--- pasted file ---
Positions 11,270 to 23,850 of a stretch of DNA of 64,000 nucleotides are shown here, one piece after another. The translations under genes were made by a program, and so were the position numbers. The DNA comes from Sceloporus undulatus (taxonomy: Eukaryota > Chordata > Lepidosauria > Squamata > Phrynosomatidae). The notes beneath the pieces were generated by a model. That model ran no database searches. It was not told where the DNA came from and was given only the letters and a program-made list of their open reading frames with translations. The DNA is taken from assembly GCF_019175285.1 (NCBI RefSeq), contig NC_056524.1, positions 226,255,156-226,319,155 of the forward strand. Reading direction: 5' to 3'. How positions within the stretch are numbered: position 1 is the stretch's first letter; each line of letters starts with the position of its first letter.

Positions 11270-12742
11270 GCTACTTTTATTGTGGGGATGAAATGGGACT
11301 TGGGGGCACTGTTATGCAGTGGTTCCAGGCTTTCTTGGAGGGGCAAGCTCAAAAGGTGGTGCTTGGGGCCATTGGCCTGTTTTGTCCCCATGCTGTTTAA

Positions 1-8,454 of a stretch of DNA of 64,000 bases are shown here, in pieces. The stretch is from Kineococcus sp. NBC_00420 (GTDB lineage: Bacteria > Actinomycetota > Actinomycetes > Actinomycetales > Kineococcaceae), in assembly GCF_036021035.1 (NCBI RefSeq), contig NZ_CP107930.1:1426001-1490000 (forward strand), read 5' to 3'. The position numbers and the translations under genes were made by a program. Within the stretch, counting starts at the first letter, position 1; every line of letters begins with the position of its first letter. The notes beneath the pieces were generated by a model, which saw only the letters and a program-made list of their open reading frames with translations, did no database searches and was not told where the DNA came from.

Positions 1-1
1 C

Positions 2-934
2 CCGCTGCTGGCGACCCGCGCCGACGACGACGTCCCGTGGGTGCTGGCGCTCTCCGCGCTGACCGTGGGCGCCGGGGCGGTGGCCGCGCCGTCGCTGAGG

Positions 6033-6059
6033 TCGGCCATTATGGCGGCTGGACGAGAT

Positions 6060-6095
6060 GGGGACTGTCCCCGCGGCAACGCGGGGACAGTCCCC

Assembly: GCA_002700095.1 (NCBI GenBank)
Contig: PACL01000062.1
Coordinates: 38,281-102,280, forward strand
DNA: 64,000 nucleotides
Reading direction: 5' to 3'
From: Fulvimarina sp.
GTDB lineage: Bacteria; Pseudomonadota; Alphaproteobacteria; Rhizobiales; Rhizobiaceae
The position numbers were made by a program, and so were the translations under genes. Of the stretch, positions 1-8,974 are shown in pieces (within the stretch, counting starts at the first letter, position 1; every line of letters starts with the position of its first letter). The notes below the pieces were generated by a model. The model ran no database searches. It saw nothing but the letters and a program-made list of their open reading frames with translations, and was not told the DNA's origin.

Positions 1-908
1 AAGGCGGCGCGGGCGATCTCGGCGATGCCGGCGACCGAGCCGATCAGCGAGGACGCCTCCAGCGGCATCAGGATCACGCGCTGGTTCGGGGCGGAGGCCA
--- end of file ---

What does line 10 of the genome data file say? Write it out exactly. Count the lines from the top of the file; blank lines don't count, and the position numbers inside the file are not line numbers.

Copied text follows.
Positions 6033-6059